Benny Parsons, a former taxi driver turned NASCAR champion, died Tuesday from complications stemming from his short battle with lung cancer, his son Keith said. He was 65.
Parsons, the 1973 NASCAR champion, died in Charlotte, N.C., where he had been hospitalized since Dec. 26.
A member of NASCAR's 50 greatest drivers, Parsons retired from racing in 1988 and moved into the broadcasting booth. He spent the past six years as a commentator on NBC and TNT, and continued to call races from the booth during his treatment.
"Benny was a beloved and widely respected member of the NASCAR community, and of the NBC Sports family," said Dick Ebersol, chairman of NBC Sports.
"He was a great driver and a terrific broadcaster, but above anything else he was a kind and generous human being. His character and spirit will define how he is remembered by all of us. Benny will be sorely missed."
Parsons was diagnosed with cancer in his left lung in July after complaining of difficulty breathing. A former smoker who quit the habit in 1978, Parsons underwent intensive chemotherapy and radiation treatments and was declared "cancer-free" in October.
But the aggressive treatment cost Parsons the use of his left lung, and he was hospitalized Dec. 26 when doctors found a blood clot in his right lung. He was transferred to intensive care shortly after his admission, and he remained there in an induced-coma.
Parsons, affectionately known throughout NASCAR as "BP," also continued to host a weekly radio program and kept fans updated on his condition in a blog on his web site.
"As my radiation oncologist told me today, John Wayne lived and had a great career with one lung. There is no reason why I can't do the same." Parsons posted in a Dec. 18th entry after learning of the damage to his left lung.
"It will take a little while for the right lung to pull the weight for the left lung so until then I will still need to use oxygen when I walk. I won't need it sitting or commentating races and to me that is the main thing.
"If given a choice between cancer or losing a lung I would say that I got the right end of the deal."
That feisty spirit was one of Parsons' trademarks, and what helped him rise up from a poor childhood in the foothills of North Carolina to a job driving taxis and then all the way to the top of NASCAR.
He remained popular both with the fans and the current NASCAR community, which had rallied in support of Parsons during his battle. Michael Waltrip came to preseason testing at Daytona International Speedway this week with "We Love You BP" painted on the side of his car.
And Parsons was always on the lookout for new talent, and proved to have a keen eye for it when he discovered Greg Biffle and pushed car owner Jack Roush to hire him sight unseen. Biffle went on to win championships in NASCAR's Truck and Busch Series and is now a top-level Nextel Cup driver.
"It's obvious he's the only reason why I am here in this sport; I would still be in Washington racing local stuff if not for BP," Biffle said. "It seems like this cancer thing ... it's just evil stuff. He told me upfront that it was pretty aggressive cancer, but they caught it real quick and that they were on top of it."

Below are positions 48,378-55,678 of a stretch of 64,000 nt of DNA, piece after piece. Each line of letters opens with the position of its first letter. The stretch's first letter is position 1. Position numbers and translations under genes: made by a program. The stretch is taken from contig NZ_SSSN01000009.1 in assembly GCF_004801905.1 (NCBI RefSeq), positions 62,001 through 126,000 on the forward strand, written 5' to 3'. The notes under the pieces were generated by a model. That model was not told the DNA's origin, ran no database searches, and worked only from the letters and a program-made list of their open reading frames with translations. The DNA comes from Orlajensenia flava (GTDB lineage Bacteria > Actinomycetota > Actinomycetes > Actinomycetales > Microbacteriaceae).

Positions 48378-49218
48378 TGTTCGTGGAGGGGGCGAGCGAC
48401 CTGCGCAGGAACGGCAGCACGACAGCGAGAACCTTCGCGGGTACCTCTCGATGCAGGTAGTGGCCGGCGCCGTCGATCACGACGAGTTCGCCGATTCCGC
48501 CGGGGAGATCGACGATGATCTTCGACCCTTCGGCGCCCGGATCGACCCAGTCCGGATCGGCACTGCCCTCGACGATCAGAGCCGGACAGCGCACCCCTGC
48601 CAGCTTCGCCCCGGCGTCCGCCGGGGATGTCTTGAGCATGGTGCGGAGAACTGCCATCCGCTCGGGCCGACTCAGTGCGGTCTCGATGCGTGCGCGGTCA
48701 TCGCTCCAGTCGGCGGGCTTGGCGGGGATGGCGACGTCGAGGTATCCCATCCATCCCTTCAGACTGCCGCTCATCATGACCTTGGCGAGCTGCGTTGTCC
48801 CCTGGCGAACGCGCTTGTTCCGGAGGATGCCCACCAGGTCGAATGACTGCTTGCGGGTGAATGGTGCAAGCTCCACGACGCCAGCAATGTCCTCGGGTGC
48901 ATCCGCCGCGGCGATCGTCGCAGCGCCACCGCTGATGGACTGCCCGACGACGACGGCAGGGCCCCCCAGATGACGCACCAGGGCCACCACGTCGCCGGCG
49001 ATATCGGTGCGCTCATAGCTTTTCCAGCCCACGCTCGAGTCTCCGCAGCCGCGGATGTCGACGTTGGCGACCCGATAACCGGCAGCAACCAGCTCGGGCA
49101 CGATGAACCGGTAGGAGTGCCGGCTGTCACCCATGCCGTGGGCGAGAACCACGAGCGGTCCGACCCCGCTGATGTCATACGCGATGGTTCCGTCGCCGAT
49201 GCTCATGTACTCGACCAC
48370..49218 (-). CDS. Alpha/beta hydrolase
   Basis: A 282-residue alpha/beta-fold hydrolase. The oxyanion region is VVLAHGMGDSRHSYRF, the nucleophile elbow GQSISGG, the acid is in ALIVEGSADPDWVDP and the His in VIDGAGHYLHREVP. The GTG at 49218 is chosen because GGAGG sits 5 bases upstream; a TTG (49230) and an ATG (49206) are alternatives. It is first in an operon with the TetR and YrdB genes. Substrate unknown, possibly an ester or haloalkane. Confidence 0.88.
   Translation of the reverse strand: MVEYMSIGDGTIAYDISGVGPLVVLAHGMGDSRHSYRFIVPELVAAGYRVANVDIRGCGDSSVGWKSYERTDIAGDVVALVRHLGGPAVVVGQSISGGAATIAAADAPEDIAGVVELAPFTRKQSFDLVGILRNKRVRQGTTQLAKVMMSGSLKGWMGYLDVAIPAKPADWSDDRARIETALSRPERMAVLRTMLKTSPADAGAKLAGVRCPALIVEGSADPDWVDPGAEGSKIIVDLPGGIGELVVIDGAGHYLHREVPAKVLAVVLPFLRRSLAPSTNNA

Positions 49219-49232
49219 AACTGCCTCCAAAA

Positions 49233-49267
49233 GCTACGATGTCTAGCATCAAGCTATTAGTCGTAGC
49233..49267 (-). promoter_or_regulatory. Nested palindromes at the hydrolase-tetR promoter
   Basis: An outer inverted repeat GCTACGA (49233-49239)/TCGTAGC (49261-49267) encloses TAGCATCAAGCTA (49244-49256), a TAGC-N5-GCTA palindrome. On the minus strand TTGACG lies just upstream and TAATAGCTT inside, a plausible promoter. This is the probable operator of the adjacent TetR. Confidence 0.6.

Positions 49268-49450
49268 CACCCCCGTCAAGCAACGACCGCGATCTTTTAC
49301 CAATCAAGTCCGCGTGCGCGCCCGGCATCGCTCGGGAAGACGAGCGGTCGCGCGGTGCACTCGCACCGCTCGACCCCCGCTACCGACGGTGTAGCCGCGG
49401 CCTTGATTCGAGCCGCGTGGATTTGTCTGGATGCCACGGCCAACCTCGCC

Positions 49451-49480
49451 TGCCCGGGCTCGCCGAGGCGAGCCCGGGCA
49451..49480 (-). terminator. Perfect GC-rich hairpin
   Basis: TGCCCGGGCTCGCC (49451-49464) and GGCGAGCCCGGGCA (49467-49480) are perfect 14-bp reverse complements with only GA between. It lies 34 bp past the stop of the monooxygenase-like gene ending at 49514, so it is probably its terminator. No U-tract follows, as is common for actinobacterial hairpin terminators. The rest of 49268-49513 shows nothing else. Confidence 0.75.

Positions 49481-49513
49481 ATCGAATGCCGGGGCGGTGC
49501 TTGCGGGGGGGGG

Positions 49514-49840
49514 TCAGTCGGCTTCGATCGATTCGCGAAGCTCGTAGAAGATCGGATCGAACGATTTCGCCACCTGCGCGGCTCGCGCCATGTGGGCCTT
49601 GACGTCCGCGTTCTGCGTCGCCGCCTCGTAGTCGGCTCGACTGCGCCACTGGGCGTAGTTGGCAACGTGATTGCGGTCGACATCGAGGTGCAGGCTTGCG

Parsons' death comes eight days after former Truck Series champion Bobby Hamilton lost his battle with cancer.
Parsons was born July 12, 1941 at his parents' rural home in Wilkes County and eventually moved to Detroit, where he worked at a gas station and a cab company owned by his father. After winning back-to-back ARCA titles in 1968-69, he returned to North Carolina in Ellerbe to become a full-time racer, often listing "taxicab driver" as his occupation on entry forms.
Parsons made 526 starts from 1964 until his 1988 retirement. He won 21 races, including the 1975 Daytona 500, and 20 poles. He was also the first Cup competitor to qualify for a race faster than 200 mph when he posted a lap at 200.176 mph at the 1982 Winston 500 at Talladega (Ala.) Superspeedway.
Parsons ended his career with 283 top-10 finishes, led at least one lap in 192 races and finished no lower than fifth in the points from 1972 to 1980 while earning more than $4 million. He also won back-to-back ARCA titles in 1968-69 when he lived in Detroit, before getting his shot at NASCAR.
His 1973 championship season was built on endurance and consistency: He won only one of the 28 races that season, while second-place finisher Cale Yarborough won four times and David Pearson won 11. But Parsons finished the most miles that year to claim the crown.
He was named one of NASCAR's 50 greatest drivers in 1998, and was inducted into the International Motorsports Hall of Fame in 1994. He was inducted into the National Motorsports Press Association's Stock Car Racing Hall of Fame in 1995.
Parsons began his broadcasting career in the 1980s as a pit reporter for ESPN and TBS, when he was still racing a partial schedule. He moved into the booth for good in 1989 for ESPN and won a Cable ACE Award for best sports analyst.
Survivors include his wife, Terri, and two sons by his late wife — Kevin and Keith, a former sports writer for The Associated Press, and two granddaughters.